In expert mode, users have PASM (program, aperture priority, shutter priority and manual) options, which are controlled through a virtual lens barrel on the screen. Although this is a nice visual touch, which adds a small delay in the imaging process, especially if you are a person who likes to play with the settings between shots.

While you can take a picture using the touch screen, there is also a physical shutter button – they can focus on a media outlet – and the ability to use his voice. This voice control was more useful than I expected (not just a gimmick), and in low light situations where you are using a slow shutter speed, is good to be able to hold the camera firmly with both hands.
Auto Focus (AF) speed is good in bright light conditions and on par with most mid-range budget compact cameras. However, it does struggle in low light and fast-moving subjects. The zoom control (around the shutter button) is a welcome addition … although with a big screen to compose shots, I felt like I was using a phone and kept trying to pinch to zoom.
It seems strange to say of a camera that I enjoyed using, but allowing the Samsung Galaxy down more is the image quality. In good lighting and appropriate topics, the camera may be some high-quality images with good detail and resolution – but as soon as it gets dark, the classic problems of small sensors begin to occur.

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While the images tend to look good on the screen of 4.8 inches, about the size seen in most social networking sites, can suddenly seem very smartphoney when opened correctly on a computer. However, depending on how you use your photos, this may or may not be a problem.

Because the sensor 1/2.3-inch type in the Samsung Galaxy is closer to the compact cameras and smartphones quality budget DSLR or mirrorless camera systems, you will always struggle to get enough light in all but in the best conditions. With high ISO settings (the camera offers 100-3200) no noise noticeable and unpleasant. This really begins to work around ISO 800 … despite some noise reduction also brutal and clumsy detail captured impacts.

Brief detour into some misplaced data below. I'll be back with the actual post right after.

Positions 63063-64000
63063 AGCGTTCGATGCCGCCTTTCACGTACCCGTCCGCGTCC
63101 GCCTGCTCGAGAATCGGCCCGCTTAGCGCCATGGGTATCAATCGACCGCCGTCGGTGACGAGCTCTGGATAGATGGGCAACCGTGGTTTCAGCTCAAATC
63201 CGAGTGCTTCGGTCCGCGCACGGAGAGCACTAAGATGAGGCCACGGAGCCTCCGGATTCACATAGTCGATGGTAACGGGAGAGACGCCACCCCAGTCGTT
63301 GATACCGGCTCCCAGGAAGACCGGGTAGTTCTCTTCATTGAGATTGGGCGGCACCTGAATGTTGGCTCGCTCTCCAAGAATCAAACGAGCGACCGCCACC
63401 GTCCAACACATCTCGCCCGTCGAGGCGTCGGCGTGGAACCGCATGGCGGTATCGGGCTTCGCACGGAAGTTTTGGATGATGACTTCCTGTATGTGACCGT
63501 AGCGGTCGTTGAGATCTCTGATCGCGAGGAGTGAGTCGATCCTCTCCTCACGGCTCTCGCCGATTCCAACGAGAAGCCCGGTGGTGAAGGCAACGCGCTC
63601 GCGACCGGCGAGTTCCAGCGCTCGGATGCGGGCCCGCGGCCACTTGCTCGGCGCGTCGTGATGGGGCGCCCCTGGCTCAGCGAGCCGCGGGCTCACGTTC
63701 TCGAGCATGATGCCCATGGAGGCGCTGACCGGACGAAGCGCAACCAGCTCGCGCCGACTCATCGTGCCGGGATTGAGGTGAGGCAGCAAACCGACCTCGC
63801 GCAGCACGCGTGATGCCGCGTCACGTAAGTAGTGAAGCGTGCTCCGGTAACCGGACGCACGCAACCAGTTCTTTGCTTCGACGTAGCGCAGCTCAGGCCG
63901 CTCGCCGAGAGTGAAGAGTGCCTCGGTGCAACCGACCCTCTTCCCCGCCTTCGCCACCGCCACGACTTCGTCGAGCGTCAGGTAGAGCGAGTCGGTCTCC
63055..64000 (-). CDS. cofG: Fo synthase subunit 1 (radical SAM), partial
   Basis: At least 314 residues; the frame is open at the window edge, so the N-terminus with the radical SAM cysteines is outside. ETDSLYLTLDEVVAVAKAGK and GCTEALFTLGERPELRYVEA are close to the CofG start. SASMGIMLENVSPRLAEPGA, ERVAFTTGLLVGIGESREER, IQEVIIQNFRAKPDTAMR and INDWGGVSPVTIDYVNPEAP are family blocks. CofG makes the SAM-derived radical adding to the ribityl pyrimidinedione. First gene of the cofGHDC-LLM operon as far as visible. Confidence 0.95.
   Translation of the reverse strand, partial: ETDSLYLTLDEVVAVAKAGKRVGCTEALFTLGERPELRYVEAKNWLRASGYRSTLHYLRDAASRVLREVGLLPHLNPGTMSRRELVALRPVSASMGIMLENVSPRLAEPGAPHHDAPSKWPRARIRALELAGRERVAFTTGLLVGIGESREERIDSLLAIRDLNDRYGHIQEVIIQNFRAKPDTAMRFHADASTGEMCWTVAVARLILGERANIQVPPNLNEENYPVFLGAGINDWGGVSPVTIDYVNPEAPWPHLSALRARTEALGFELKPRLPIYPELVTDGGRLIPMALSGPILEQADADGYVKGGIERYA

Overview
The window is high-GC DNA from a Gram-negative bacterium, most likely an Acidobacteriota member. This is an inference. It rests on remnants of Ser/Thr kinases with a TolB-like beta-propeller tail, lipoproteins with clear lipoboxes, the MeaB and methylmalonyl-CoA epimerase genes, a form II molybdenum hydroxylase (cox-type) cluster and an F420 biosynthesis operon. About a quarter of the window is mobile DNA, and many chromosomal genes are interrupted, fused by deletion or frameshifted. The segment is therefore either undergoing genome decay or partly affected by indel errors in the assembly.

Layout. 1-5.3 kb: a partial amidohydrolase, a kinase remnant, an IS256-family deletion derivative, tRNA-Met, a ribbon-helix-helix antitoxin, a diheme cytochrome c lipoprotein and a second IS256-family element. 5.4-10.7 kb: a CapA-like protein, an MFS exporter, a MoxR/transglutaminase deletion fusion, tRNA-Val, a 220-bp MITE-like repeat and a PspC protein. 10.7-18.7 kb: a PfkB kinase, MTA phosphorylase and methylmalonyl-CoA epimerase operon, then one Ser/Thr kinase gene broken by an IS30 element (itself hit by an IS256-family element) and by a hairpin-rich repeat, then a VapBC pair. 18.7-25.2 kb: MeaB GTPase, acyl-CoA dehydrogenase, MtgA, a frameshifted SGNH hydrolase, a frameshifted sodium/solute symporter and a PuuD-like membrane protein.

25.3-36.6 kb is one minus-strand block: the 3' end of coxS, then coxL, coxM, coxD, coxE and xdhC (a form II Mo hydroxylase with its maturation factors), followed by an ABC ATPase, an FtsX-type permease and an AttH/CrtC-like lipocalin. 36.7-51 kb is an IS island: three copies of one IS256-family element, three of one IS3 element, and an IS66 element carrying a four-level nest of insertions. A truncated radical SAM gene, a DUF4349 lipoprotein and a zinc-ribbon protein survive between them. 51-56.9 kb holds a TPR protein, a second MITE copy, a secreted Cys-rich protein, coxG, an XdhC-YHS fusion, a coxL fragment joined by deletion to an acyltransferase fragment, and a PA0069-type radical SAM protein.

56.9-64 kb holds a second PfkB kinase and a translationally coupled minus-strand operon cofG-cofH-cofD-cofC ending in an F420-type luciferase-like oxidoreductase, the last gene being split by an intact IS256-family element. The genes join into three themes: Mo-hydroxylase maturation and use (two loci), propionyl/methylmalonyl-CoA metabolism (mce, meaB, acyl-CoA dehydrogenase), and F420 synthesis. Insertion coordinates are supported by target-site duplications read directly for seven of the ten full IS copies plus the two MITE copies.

Another problem for people who like to edit your images on a computer before uploading (it is not certain that the intended audience for this camera lens) is that images can be shot in RAW.
Most cameras connected (and I mean smart phones) have no optical zoom lens of the camera and the Samsung Galaxy is a fantastic addition to the mobile photography enthusiasts as it opens a new world of photographic possibilities.

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The F2.8-5.9 lens 4.1-86.1mm zoom is not just any little old, is a 21x zoom, which means that you can get in almost all but the most distant subjects. Providing a format of 35 mm equivalent focal length of 23-483mm that is wider than the Galaxy S3 at the wide end, and positively monstrous at the telephoto end.
While the large lens slows to F5.9 at telephoto focal length (ie, greater depth of field and shutter speeds longer), remains competitive with conventional cameras long zoom and could be big as a travel camera.

The aim is also good for macro shots where you can learn about the subject and capture in detail with a depth of field.
With Full HD 1080p and 720p video recording at 30 fps, the Samsung Galaxy has all the video options you would expect in a high-end Android device. Again, what separates smart phone video recording is the zoom lens that is well supported by the optical image stabilization does work when hand holding telephoto zoom. While there is no microphone, the sound quality is decent and comparable to other compact cameras.

Another interesting feature is the video in slow motion, it records at an impressive 120 fps. Although it also means dropping the recording resolution up to 768 x 512 (WVGA) mode is ideal for capturing fast action, or look at something from a new perspective. When played back at 30 fps gives a 4x slow motion effect. There is also the option of applying a selection of filters to the video recordings.
What makes the Samsung Galaxy stand out from all those other compact cameras on the market is the fact that because it is a device connected, you can share your photographic efforts instantly, and because it is powered by Android is therefore able to run many of the applications in the Google Play store.

A camera application is not being able to play Angry Birds while waiting for the perfect shot (although you can). There are many apps that can be added to the photographic potential of the device, and others that are only useful to take a connected device is carrying around.
Again, because this is a review of the camera on the device – and because applications run as they do on any smartphone – I will not go into detail about having used Facebook, Twitter, Kindle and applications Google Maps on the Samsung Galaxy.